Haiti on verge of collapse, NGOs warn as UN talks on restoring order continue

Haitians currently facing series of crises that are becoming deadlier by the day with gangs, hunger and cholera outbreak

NGOs operating in Haiti warn that the chaos engulfing the country has become so total and the social fabric so torn that the country is on the verge of collapse, as discussions continue at the UN security council on how to restore order.

Haitians are currently facing a series of overlapping crises that are becoming deadlier by the day as heavily armed gangs continue to blockade the country’s principal port and fuel terminal.

The country is also experiencing its worst hunger in history as a deadly outbreak of cholera spreads and armed gangs increasingly targeting women and children with sexual violence as a form of warfare.

“In 20 years of working in Haiti, we have never seen something like this,” said Fiammetta Cappellini, country representative for the Avsi Foundation. “Violence is everywhere and touches everybody. The most vulnerable people are literally struggling to survive as humanitarian aid is failing to reach people.”

On Monday, the US and Mexico called for the formation of a non-UN multinational force to take down the gangs who now dominate much of Port-au-Prince.

Violence has mounted following the assassination of president Jovenel Moïse in July 2021 when the gangs – many of which have links to establishment politicians – exploited a power vacuum to seize more ground.

Now the factions dominating most of Port-au-Prince are using ever more brutal tactics to terrorise the population into submission, the UN’s human rights office said on Friday.

Gang rape of elderly women and girls as young as 10 years old has become a tool “to instil fear, punish, subjugate and inflict pain on local populations,” the UN concluded in its new report.

Among the tens of “gruesome testimonies” collected by the UN there were cases of children being raped for hours in front of their parents and in some cases by more than half a dozen armed men.

“Alarmingly the number of cases increases by the day as the humanitarian and human rights crisis in Haiti deepens,” said Nada Al-Nashif, the acting human rights chief.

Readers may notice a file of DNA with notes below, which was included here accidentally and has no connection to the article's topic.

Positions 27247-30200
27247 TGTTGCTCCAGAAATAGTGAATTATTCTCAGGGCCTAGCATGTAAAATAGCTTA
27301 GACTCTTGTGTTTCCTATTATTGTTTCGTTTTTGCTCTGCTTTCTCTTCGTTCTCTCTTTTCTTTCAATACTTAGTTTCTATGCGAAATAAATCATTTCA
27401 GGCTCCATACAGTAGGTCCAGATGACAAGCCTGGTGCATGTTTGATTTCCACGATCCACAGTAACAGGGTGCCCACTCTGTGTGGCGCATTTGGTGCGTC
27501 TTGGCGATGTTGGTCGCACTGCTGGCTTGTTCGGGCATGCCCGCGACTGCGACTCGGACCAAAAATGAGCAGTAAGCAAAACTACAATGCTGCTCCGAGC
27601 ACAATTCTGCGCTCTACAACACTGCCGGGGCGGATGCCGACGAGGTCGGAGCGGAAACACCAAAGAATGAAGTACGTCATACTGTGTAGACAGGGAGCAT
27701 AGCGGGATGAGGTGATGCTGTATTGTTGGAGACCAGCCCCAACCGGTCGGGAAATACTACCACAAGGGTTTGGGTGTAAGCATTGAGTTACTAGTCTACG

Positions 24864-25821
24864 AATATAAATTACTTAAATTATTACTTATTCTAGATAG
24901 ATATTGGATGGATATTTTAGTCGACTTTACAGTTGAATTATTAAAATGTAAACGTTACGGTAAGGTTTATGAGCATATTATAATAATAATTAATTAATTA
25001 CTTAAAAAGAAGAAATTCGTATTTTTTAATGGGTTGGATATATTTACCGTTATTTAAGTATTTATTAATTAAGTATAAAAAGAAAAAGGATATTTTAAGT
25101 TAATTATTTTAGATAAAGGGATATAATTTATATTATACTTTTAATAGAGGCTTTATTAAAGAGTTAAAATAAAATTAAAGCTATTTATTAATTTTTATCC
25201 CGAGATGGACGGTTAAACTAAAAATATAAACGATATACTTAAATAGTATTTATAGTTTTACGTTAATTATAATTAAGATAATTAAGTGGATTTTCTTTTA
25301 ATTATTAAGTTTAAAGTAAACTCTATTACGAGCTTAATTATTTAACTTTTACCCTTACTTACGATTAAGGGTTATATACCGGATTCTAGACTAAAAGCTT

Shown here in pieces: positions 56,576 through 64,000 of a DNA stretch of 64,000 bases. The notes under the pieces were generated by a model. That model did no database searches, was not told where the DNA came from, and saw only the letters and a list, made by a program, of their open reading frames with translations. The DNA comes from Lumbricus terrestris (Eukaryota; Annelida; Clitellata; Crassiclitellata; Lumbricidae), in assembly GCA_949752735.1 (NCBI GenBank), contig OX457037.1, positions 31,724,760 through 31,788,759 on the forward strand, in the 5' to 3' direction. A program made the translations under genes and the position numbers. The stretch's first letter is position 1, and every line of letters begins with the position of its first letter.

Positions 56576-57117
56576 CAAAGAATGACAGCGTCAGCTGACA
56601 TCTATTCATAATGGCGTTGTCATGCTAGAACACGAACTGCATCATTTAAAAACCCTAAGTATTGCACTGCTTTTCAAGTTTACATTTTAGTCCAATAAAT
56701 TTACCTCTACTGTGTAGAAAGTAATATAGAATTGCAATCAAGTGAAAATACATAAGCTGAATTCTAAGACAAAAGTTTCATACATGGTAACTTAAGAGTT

Sexual violence is also being used against kidnap victims, the UN said. The organisation documented cases of gangs repeatedly raping women and girls for days or weeks while in captivity. In some cases the gangs send video recordings of the attacks to victims’ families to pressure them into paying for their release.

If not halted imminently the sexual violence will make any chance of reconciliation and peace-building in the country more challenging, the UN said.

“Such rampant use of sexual violence risks further shattering the already deeply fragile social fabric of Haitian society for years to come and may undermine prospects of sustainable development and lasting stability,” the report said.

Already dire hunger levels are also reaching unprecedented, “catastrophic” levels, the World Food Programme (WFP) warned on Friday.

A record 4.7 million people are facing acute hunger, with 1.8 million now at an emergency level of malnutrition.

For the first time thousands of Haitian are suffering level 5 hunger – the WFP’s highest alert level and one often reserved for wartime famine.

Malnutrition has long been rife in Port-au-Prince’s slums, but the paralysis of the country by gangs has caused hunger to reach life-or-death levels.

Many residents are unable to work due to severe petrol shortages and food prices are soaring, leaving 65% of Cite Soleil’s inhabitants regularly hungry and 5% of them needing urgent humanitarian assistance, the WFP says.

As cupboards go bare and water taps run dry, cholera disease has also returned to Haiti with cruel timing.

The bacterial disease can be deadly – particularly for the malnourished – and is probably spreading through Port-au-Prince’s shanty towns with ease, say medical NGOs, as there is little running water for sanitation.

Port-au-Prince’s national penitentiary has become a centre of the outbreak, with 14 deaths recorded in the overcrowded prison.

Haitian health authorities had recorded 425 suspected cases and 22 deaths as of 14 October.

Haiti’s last cholera outbreak began in 2010 and went on to kill 10,000 in the nine years it took to stamp out.

NGOs fear that history will repeat itself if an urgent solution is not found to pacify the violence and end food and water shortages.

“Haitian people can’t wait any longer,” said Judes Jonathas, who manages NGO Mercy Corps’ Haiti programme. “We cannot descend even further into this abyss. The urgency is now, to save what can be saved.”

As the number of victims of disease, malnutrition and gunshot wounds climbs, access to healthcare is shrinking as many hospitals remain closed due to national fuel shortages.

“The population is in an unprecedented and dramatic situation. Now it is really a matter of life or death on a daily basis,” Capellini said.

“The progressive destruction” of Haiti and its institutions will make any program to stabilise then rebuild it from a failed state into a functioning democracy a long and arduous one, said Jonathas.

“There is an absence of a clear policy and of governance at all levels, with all the structures needed to respond to the country’s problems having been weakened,” he said.

Any international solution must also include Haitians if it is to be a lasting one, he added. UN missions in Haiti have quelled violence in the past, but it swiftly returned once they departed.

“Solutions must be local, among Haitians, but of course with the involvement of our international partners. If we talk about solutions and forget once again the important Haitian actors, it will be a short-term solution to return with the same problems a few years later.”

Contributor

Luke Taylor

The GuardianTramp

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